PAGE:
Above Rocks residents frustrated with blackouts
RESIDENTS OF Above Rocks and the adjoining Retirement community are now experiencing regular power outages that are causing untold discomfort for them, as the Jamaica Public Service Company (JPS) continues to search for solutions to stem the...
RESIDENTS OF Above Rocks and the adjoining Retirement community are now experiencing regular power outages that are causing untold discomfort for them, as the Jamaica Public Service Company (JPS) continues to search for solutions to stem the widespread theft of electricity by persons in these areas who are hell-bent on abstracting the commodity by illegal means.
Residents told The Gleaner that they have been experiencing outages that sometimes last for up to a week, causing spoilage of their frozen foods and affecting the Internet services that are very important to online classes and the charging of their devices.
The JPS has acknowledged the problem with the service and said the outages being experienced are largely because of illegal connections and vegetation coming in contact with power lines.
“I am facing a serious challenge with the power cuts, as they come and fix the light, we don’t have any power down by Retirement. It overloads and it goes off. Sometimes it is gone for three days; last month it went for a week,” revealed Maureen Smith who lives in the community.
“Two times now, I have to throw away everything in the fridge because it spoiled. It is very inconvenient for me. After all this, when the bill comes, it is more than what I use, even though I try to use less, but it’s going up instead,” she asserted.
School nurse at the St Mary’s College in Above Rocks, Avis McKay Patrick, said when the students are supposed to tune in to their work, the light goes and the Internet with it. And, even if the students and teachers are able to put data on their phones, there is not enough charge to continue.
“It impacts differently when we have exams to do. In the middle of the exams, everything just go. So we are not sure if it compromised the exam but we try to reach out to the teachers who are understanding and they will help to give resits.”
McKay Patrick disclosed that, last Sunday night, her re-registration examination was affected by the power cut. According to her, she has lost two certificates because she wasn’t able to complete the examination because of the fact that the light went off in the middle of the webinar.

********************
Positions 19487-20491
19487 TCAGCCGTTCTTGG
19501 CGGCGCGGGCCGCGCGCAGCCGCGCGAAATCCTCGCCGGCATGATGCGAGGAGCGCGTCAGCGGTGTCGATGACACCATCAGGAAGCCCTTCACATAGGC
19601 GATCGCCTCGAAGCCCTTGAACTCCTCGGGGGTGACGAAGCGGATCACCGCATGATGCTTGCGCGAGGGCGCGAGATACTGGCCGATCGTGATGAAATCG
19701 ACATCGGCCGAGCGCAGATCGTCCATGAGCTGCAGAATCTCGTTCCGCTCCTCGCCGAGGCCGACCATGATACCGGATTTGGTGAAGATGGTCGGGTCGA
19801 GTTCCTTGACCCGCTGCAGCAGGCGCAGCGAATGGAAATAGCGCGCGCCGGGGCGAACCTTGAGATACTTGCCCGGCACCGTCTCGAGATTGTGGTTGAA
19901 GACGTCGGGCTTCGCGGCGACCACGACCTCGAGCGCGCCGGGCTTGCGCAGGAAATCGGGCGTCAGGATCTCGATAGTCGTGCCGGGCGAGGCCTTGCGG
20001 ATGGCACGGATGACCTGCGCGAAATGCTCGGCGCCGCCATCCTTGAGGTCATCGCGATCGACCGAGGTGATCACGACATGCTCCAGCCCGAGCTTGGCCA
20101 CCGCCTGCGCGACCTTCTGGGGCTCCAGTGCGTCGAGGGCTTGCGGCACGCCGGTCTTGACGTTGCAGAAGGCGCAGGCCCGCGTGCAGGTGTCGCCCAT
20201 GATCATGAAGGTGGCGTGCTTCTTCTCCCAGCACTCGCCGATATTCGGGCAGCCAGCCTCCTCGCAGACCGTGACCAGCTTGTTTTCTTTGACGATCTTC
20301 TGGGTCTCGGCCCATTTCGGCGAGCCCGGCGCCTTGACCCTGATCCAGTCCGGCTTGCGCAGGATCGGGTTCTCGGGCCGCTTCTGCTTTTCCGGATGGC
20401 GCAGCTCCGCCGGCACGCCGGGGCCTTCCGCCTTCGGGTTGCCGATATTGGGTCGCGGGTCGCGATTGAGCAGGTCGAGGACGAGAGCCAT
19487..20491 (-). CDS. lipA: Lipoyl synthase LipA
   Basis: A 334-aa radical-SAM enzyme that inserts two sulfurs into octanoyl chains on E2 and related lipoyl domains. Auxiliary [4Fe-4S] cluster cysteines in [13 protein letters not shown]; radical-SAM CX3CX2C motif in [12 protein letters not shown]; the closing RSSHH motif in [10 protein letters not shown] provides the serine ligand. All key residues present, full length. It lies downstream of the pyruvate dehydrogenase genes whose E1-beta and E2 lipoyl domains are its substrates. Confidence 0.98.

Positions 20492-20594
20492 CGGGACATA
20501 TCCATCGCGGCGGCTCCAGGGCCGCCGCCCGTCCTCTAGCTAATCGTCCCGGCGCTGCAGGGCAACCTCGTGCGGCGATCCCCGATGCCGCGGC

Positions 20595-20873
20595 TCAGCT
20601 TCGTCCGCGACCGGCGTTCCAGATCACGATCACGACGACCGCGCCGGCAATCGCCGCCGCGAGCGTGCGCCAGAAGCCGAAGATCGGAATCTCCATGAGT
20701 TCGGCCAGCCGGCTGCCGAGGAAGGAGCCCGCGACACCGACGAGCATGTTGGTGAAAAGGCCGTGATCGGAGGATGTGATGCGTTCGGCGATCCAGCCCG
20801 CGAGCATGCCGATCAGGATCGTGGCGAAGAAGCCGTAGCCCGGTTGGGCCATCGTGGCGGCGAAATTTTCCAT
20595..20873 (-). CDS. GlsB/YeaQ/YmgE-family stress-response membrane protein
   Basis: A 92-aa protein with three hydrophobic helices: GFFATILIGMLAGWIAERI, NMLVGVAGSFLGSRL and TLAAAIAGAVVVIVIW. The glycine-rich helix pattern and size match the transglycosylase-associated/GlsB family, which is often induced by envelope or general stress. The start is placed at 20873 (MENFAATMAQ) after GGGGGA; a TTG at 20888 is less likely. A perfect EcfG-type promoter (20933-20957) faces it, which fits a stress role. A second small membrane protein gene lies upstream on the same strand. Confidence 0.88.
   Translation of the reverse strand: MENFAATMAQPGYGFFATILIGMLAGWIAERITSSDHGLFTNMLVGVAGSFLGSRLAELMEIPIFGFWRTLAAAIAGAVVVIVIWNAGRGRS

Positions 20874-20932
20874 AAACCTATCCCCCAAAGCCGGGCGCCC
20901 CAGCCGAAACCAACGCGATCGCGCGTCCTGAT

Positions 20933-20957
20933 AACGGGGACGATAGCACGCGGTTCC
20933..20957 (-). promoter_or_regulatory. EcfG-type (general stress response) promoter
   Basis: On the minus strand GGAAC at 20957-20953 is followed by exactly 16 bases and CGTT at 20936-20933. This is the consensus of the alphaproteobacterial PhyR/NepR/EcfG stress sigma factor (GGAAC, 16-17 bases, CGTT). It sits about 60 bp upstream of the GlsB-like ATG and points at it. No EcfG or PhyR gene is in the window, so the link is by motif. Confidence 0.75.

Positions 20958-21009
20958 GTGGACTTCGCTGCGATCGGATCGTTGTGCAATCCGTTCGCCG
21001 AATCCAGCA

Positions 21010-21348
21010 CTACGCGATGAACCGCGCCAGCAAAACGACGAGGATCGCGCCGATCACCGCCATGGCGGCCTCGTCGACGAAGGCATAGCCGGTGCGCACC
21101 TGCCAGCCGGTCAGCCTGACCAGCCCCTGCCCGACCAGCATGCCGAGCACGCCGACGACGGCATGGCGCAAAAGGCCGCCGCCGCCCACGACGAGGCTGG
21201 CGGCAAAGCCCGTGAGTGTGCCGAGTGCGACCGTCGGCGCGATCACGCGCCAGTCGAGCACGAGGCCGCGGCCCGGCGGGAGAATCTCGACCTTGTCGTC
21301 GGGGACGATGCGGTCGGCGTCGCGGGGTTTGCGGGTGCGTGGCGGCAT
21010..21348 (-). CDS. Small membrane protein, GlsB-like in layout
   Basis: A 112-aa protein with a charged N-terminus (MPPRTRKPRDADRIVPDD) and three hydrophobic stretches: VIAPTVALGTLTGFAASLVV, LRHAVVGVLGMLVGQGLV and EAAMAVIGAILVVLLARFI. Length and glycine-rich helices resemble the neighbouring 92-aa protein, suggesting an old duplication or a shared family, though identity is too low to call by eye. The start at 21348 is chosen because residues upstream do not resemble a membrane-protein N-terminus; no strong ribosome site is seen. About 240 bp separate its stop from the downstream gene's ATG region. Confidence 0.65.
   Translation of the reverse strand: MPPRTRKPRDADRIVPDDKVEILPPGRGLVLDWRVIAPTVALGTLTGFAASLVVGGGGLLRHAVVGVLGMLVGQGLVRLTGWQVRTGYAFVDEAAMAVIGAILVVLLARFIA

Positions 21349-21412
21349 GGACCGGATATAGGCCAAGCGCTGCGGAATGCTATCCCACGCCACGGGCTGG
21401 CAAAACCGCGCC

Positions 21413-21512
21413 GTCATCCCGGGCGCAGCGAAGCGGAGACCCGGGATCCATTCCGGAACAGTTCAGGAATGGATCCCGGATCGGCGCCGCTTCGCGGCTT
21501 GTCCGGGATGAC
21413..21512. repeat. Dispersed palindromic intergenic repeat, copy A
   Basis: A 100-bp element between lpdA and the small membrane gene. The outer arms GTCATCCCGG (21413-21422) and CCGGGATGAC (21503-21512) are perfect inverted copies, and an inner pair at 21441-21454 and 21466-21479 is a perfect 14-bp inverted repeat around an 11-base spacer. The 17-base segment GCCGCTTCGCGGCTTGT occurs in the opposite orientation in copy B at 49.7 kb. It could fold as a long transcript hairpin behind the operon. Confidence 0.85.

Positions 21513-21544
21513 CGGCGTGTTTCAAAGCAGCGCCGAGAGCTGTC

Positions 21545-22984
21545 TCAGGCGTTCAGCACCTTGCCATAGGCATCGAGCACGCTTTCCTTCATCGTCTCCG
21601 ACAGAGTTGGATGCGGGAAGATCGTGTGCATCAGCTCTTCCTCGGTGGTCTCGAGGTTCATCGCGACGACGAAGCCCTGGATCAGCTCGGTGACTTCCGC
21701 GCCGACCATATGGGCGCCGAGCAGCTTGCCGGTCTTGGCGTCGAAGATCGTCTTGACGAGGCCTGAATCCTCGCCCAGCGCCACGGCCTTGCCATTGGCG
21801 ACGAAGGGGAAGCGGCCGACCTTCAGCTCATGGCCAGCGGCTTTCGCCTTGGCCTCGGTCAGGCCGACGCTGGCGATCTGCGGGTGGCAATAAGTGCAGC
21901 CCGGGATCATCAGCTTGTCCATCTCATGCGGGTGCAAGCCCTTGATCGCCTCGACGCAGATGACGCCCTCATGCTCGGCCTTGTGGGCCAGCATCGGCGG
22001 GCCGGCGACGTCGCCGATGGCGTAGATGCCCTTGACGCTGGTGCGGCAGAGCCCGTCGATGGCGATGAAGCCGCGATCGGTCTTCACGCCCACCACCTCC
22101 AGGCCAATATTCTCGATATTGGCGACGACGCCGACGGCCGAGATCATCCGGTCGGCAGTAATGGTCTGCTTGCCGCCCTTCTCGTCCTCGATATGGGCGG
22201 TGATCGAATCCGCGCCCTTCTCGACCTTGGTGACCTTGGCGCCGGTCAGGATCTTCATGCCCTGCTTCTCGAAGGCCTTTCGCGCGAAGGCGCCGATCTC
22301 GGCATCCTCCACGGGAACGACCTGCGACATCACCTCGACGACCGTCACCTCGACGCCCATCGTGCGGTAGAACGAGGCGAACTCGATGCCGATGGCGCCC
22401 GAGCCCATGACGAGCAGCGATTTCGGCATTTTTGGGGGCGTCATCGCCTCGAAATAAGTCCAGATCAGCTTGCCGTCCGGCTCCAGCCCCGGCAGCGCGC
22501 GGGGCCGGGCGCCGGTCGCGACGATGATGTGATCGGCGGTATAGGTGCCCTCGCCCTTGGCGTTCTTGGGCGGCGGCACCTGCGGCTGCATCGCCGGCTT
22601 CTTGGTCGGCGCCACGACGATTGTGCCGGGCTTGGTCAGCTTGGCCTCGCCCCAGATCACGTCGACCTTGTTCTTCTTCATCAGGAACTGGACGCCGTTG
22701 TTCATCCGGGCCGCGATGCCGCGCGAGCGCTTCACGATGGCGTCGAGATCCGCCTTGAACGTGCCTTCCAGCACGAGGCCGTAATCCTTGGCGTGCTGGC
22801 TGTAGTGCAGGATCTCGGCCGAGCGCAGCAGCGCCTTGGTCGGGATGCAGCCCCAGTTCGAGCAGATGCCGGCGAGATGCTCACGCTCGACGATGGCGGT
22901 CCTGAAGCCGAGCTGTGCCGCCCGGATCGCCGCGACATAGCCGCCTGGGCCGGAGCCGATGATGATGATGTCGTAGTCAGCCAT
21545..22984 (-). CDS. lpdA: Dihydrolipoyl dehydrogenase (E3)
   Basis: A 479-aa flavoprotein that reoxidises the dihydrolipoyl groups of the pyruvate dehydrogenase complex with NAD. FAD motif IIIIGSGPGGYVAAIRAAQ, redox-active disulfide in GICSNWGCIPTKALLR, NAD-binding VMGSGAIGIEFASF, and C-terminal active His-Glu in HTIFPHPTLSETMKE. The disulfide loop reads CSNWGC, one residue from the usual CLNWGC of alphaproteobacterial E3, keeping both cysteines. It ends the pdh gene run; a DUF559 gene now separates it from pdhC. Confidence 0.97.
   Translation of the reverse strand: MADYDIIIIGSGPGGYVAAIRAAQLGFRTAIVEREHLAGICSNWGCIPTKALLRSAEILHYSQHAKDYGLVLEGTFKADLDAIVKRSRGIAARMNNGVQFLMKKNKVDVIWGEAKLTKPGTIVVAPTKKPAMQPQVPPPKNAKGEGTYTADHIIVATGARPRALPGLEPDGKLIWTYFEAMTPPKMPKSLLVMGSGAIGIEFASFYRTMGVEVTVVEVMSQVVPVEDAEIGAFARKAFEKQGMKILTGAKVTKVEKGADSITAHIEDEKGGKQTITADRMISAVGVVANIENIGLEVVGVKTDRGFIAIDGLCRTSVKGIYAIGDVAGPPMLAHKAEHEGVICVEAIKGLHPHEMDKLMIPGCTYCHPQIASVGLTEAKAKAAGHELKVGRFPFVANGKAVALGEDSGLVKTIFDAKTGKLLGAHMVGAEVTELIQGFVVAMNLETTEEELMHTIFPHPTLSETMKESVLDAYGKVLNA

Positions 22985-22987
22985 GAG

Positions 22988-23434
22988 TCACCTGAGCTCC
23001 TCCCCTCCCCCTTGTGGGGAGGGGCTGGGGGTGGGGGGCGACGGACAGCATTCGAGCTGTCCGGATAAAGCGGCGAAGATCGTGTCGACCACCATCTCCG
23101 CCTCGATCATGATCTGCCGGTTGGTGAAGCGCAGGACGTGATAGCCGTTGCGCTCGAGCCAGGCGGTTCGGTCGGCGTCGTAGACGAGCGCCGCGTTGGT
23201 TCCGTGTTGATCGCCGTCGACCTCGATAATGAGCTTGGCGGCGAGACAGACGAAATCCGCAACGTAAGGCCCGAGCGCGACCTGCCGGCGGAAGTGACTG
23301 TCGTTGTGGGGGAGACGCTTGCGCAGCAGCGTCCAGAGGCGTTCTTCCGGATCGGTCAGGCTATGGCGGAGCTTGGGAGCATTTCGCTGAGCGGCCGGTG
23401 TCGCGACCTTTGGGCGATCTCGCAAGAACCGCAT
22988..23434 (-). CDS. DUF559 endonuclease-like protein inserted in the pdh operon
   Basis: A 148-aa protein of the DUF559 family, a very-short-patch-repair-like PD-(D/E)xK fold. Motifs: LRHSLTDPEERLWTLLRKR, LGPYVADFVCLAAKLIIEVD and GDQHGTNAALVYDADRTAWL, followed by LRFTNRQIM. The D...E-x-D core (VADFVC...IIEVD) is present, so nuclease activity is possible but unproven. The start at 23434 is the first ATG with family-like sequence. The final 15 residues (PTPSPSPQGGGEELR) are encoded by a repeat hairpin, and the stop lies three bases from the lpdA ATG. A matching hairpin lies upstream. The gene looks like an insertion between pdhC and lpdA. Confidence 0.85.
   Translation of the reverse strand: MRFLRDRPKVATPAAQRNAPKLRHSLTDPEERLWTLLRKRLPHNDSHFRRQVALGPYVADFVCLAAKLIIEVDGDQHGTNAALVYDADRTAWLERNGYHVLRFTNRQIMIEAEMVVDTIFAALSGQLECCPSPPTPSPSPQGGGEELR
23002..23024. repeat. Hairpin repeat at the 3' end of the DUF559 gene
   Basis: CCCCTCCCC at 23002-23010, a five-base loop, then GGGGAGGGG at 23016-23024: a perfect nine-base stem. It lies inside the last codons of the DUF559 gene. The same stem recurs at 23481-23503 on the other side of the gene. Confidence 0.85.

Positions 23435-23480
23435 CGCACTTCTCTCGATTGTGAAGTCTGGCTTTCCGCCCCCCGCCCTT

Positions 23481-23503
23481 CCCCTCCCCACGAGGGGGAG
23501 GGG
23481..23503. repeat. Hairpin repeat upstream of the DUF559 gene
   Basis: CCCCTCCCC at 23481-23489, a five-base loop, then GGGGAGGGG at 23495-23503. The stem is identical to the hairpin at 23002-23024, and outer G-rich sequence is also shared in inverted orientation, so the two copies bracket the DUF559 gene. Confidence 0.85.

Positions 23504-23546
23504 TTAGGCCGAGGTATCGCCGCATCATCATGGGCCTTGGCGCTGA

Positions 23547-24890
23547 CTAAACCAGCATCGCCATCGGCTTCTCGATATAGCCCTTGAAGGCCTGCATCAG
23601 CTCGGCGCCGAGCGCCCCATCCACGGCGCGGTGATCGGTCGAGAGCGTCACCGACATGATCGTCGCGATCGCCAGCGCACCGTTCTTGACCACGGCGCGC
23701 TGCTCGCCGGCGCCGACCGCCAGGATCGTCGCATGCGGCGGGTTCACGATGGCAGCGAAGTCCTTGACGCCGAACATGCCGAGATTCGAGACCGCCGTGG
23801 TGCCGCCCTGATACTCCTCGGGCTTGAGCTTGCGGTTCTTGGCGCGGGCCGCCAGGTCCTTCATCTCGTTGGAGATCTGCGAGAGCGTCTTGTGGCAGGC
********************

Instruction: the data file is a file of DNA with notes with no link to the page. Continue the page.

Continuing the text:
Vice-principal at the school, Annmarie James Pusey, told The Gleaner that the outages are affecting the school’s online programme.
“Students and teachers involved in the online programme are challenged by the constant power outages. However, what we are trying to do is to get a bigger generator at the school.
We currently have one but it can only run the office when the power goes out. So yes, we are affected by these outages,” James Pusey said.
Small poultry farmer Donovan Brown said he was saved from a big loss last week by the kind deed of a neighbour who lent him a small generator to run his refrigerator to avoid spoilage of some 300 pounds of chicken that he had just prepared for market the following day.
“Just as I finished plucking the chickens, the light went out. Luckily, my neighbour had a generator I could borrow or else I could not survive this loss,” he stated.
Communications director at the Jamaica Public Service Company, Winsome Callum, meanwhile told The Gleaner that the company is taking steps to address the issue but is facing significant challenges with the illegal lines being replaced, even after repeated removal by the technicians.
The company was forced to initiate a transformer protection pilot project to protect its equipment from huge unpredicted overloads that has cost the company more than $1.6 million because of illegal connections by some residents in the St Johns Road area of Spanish Town alone that destroyed seven transformers since the start of the year.
The Office of Utilities Regulation, however, indicated that it was blindsided when the light and power company implemented the transformer protection programme without providing prior notice or information to them.
As a consequence, the nation’s utility oversight body subsequently directed the JPS to suspend the programme for 90 days from October 15, to allow it to complete its investigation and publish its report.